In late October, just before the start of the National Basketball Association season, the Phoenix Suns traded their best big man, Marcin Gortat, and three other players to the Washington Wizards for a conditional No. 1 draft choice and Emeka Okafor, a once-good center whose herniated neck disk meant he probably wouldn’t play this season and might not again. The Suns theretofore had been reckoned as laggards with a potential of maybe 20 victories in their 82-game card. Afterward that estimate seemed optimistic.
Instead of anguished wails the move engendered popular and journalistic approval in the desert metropolis. That’s because the team had accumulated four possible first-round picks in the supposed-to-be-loaded 2014 draft, and its anticipated worst or near-worst regular-season record would give it a good shot at Jabari Parker or Andrew Wiggins, the projected cream of that crop. Ryan McDonough, the Suns’ young general manager, was hailed as a genius for his act of roster destruction.
Funny thing, though, some of the young and/or miscellaneous players the Suns collected to mind the store this season turned out to be pretty good, and at year’s end their 19-11 won-lost mark was sixth-best in the league’s western half, well above draft-lottery status. If they continue that way they’ll have to grind out further improvement laboriously rather than through a single-draft splash.
The situation highlights a paradox that usually goes unremarked in sports. While intentionally losing any single game is deemed disgraceful if not illegal, it’s quite all right—even praiseworthy—for an organization to set itself up to lose a season of games, or more. The practice is called “tanking” and it’s as much a part of big-time pro scene as bloated salaries and ear-splitting game-break entertainments. It makes sense because of the “worst goes first” amateur-player drafts that all our professional leagues employ to give bottom teams a leg up toward redemption.
Except when an Andrew Luck is available, worst-goes-first works better in small-roster basketball than in big-roster football. It worked so well in basketball that in 1985 the NBA acted to counter blatant tanking by abolishing the top-pick coin flip between its two conference cellar dwellers in favor of a 14-team lottery that’s so complicated actuaries have trouble understanding it.
The NBA lottery sometimes yields odd results-- in 2008 the Chicago Bulls, with only the ninth-worst record and a 1.7% chance, drew the long straw and Derrick Rose. Further, top picks turn into busts often enough (Kwame Brown, Greg Oden and, apparently, last year’s prize Anthony Bennett) to give pause to the most cocksure general managers. But the 25% shot that goes to the team with the worst mark is nonetheless worth trying for, and, annually, several always do.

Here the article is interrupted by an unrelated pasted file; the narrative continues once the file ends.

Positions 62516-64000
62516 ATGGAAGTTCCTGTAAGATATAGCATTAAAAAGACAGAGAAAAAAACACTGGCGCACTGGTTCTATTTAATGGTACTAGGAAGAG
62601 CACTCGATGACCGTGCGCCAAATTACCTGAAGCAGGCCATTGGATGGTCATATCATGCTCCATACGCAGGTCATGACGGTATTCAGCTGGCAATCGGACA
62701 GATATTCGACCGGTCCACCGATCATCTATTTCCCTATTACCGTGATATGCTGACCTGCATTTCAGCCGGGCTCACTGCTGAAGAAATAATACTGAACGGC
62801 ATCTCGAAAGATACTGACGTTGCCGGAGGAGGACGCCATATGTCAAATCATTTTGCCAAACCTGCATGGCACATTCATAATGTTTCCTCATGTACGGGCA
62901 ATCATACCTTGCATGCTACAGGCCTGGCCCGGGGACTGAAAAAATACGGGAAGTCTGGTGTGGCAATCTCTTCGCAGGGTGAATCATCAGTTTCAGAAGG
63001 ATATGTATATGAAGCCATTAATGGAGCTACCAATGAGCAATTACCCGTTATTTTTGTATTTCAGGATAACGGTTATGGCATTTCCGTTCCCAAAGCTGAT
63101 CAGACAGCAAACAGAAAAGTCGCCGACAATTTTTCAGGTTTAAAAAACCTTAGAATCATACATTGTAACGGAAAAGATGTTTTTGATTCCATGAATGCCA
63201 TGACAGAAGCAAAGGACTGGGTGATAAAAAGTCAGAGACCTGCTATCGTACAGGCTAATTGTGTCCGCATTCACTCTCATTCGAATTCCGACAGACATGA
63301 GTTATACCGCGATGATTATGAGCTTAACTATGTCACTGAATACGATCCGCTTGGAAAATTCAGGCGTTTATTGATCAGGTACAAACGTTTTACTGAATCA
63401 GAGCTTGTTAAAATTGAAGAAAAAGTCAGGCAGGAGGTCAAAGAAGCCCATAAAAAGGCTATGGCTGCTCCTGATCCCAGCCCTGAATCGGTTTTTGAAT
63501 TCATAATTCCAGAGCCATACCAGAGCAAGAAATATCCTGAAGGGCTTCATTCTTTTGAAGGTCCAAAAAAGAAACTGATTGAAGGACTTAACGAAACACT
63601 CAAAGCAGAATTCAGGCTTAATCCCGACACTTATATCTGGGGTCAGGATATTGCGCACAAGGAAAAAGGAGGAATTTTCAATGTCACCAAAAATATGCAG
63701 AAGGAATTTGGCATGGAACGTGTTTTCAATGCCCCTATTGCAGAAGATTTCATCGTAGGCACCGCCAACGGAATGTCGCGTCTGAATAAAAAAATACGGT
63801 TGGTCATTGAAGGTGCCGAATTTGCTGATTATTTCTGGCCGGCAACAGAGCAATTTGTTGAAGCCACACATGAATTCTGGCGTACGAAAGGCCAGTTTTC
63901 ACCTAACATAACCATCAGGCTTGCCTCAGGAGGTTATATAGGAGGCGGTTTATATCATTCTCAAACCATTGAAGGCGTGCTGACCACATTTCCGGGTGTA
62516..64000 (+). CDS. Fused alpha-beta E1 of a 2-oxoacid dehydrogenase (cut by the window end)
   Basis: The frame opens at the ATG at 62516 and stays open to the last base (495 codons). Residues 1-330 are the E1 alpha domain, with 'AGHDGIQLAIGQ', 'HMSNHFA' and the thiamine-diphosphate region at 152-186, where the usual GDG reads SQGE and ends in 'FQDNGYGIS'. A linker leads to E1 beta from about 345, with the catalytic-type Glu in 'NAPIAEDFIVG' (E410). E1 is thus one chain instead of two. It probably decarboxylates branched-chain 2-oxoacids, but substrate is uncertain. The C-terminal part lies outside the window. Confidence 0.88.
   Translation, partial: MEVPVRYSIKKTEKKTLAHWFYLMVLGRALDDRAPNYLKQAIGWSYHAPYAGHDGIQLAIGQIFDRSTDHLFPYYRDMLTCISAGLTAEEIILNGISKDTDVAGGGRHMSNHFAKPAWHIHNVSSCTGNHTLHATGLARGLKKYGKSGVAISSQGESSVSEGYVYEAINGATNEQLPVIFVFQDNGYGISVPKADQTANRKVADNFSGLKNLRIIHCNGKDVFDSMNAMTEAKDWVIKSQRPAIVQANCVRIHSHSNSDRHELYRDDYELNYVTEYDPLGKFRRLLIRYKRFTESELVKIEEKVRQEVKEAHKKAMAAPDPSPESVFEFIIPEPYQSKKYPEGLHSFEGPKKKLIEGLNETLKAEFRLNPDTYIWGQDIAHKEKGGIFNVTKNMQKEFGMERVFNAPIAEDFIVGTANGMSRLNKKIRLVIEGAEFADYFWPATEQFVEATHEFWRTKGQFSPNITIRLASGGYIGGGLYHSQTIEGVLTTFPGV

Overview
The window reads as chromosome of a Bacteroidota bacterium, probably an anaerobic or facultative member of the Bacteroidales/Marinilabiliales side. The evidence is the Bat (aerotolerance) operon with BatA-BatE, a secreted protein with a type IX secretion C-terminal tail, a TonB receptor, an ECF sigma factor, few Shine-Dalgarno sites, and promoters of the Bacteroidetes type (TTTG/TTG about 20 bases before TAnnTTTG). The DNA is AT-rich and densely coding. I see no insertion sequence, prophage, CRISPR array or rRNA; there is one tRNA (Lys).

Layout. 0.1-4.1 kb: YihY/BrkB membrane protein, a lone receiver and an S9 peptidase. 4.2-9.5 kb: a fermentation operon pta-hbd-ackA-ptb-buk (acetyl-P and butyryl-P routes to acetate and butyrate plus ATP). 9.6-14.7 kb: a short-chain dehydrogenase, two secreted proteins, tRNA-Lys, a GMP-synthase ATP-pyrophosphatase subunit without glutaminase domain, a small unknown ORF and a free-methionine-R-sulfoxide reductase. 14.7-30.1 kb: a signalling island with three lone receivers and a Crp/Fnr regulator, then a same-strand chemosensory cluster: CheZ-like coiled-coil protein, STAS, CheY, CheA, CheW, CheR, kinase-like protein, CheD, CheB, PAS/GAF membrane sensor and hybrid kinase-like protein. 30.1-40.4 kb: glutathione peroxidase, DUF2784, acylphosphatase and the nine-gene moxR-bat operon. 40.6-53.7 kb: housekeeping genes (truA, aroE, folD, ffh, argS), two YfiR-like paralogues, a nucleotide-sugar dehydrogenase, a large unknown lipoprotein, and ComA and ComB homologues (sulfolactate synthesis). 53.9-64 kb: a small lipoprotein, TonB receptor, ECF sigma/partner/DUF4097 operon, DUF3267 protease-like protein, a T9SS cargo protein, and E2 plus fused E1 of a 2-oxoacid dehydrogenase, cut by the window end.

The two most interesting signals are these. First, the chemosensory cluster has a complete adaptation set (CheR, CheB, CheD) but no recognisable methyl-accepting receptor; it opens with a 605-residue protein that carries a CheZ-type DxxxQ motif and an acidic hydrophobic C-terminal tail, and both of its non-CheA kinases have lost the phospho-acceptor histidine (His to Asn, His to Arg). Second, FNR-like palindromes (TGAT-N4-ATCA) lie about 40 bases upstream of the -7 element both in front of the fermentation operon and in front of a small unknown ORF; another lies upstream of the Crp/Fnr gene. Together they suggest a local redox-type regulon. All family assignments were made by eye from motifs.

With the Suns out of the running, the NBA’s race to the bottom now is being led by the Milwaukee Bucks and Utah Jazz. Both were decent last year (the Bucks went 38-44, the Jazz 43-39), but each cleared its roster of useful players in off-season preparation for a dive.
Interestingly, though, they may face competition from a couple of teams that started the campaign with title aspirations. The above-mentioned Bulls, again faced with the season-long injury loss of the above-mentioned Rose, are being urged to dump other veteran stars Luol Deng and Carlos Boozer in order to jockey for a better draft position, and the Brooklyn (nee New Jersey) Nets, who impatiently added old Boston Celtics’ Kevin Garnett and Paul Pierce to vie for supremacy in the East, now find themselves old all around and wondering where their next fix will come from. A clamorous press in each of those clubs’ home cities does not shy from use of the “t” word.
More interesting, I think, is the fact that big-time sports’ shining recent examples of, uh, creative losing come not from basketball but from baseball, the sport in which futurecasting is the most iffy. That’s because it typically does not get its best young prospects primed by the feedlots of academe but must develop them themselves, with little certainty of reward.
The baseball model was established in 2006 by the Washington Nationals under the veteran executive Stan Kasten. To put it baldly, Kasten’s plan (he even called it “The Plan”) was for his historically ailing franchise to be really lousy for as many years as it was required to build a farm system that could sustain title contention. It took five seasons of between 89 and 103 losses (2006-2010), but the team eventually accumulated enough high-draft-pick standouts such as Ryan Zimmerman, Stephen Strasberg and Bryce Harper to enable it to compete in better company.
Kasten’s present-day disciple is the Chicago Cubs’ Theo Epstein. Hired in 2011 to accomplish the Herculean task of reviving a team whose record of futility impresses even Buddhist monks, Epstein, the one-time Boston boy wonder, has eschewed half measures, remorselessly purging his roster of any veteran who might be worth a prospect in return. The upshot has been two terrible seasons and a third at hand, with who knows how many more looming beyond that.
True to his Hebraic roots, Epstein is like Moses, determined to have his minions wander through the desert until no one with the old, slavish mentality remains to enter the Promised Land.
That sounds better than tanking it, don’t you think?